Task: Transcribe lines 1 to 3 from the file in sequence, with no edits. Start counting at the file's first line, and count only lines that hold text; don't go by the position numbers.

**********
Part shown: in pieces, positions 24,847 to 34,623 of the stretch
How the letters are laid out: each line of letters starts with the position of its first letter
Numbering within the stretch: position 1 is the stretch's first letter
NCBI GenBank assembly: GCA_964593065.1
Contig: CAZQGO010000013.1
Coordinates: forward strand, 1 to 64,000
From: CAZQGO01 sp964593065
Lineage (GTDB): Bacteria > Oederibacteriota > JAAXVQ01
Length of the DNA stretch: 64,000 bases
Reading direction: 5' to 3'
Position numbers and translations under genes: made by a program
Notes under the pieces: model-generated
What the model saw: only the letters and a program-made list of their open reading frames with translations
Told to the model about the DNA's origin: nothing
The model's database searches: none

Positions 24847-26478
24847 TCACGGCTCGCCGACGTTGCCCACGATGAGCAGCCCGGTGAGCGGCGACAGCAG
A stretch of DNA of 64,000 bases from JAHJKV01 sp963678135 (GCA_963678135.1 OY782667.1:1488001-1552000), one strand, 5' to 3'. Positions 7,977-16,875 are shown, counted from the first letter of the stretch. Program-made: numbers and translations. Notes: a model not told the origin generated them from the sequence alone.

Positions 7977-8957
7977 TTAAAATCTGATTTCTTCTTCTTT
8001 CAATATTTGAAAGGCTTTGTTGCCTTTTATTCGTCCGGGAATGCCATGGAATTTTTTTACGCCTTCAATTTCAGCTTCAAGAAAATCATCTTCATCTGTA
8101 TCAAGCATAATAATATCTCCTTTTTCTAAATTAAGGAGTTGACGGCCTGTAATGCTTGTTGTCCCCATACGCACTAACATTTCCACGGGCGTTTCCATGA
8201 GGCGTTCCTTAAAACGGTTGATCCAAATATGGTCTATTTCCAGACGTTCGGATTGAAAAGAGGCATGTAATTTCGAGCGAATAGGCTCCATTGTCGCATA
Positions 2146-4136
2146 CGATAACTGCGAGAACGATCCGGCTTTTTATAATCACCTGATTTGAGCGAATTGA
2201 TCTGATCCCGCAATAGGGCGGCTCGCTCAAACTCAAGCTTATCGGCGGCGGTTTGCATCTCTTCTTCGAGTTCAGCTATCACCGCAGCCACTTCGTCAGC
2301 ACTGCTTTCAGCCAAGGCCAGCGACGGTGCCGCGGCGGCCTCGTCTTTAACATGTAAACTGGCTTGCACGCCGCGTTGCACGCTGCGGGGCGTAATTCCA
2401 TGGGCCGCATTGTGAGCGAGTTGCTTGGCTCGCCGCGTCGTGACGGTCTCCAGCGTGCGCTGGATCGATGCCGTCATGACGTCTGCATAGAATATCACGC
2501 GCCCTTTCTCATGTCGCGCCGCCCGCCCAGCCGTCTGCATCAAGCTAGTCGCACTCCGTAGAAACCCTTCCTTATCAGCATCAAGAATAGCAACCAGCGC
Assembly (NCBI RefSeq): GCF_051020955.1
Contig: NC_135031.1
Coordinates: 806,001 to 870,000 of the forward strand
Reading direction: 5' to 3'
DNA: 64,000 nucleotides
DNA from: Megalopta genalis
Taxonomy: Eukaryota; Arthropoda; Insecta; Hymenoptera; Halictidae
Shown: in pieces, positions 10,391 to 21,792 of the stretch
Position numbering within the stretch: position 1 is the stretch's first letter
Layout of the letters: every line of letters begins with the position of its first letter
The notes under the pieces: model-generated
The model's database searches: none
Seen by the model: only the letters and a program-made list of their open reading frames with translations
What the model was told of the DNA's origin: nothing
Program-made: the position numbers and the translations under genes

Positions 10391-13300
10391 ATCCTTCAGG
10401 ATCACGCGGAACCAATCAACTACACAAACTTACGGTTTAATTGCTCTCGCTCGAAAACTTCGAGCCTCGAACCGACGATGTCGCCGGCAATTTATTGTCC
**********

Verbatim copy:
Part shown: in pieces, positions 24,847 to 34,623 of the stretch
How the letters are laid out: each line of letters starts with the position of its first letter
Numbering within the stretch: position 1 is the stretch's first letter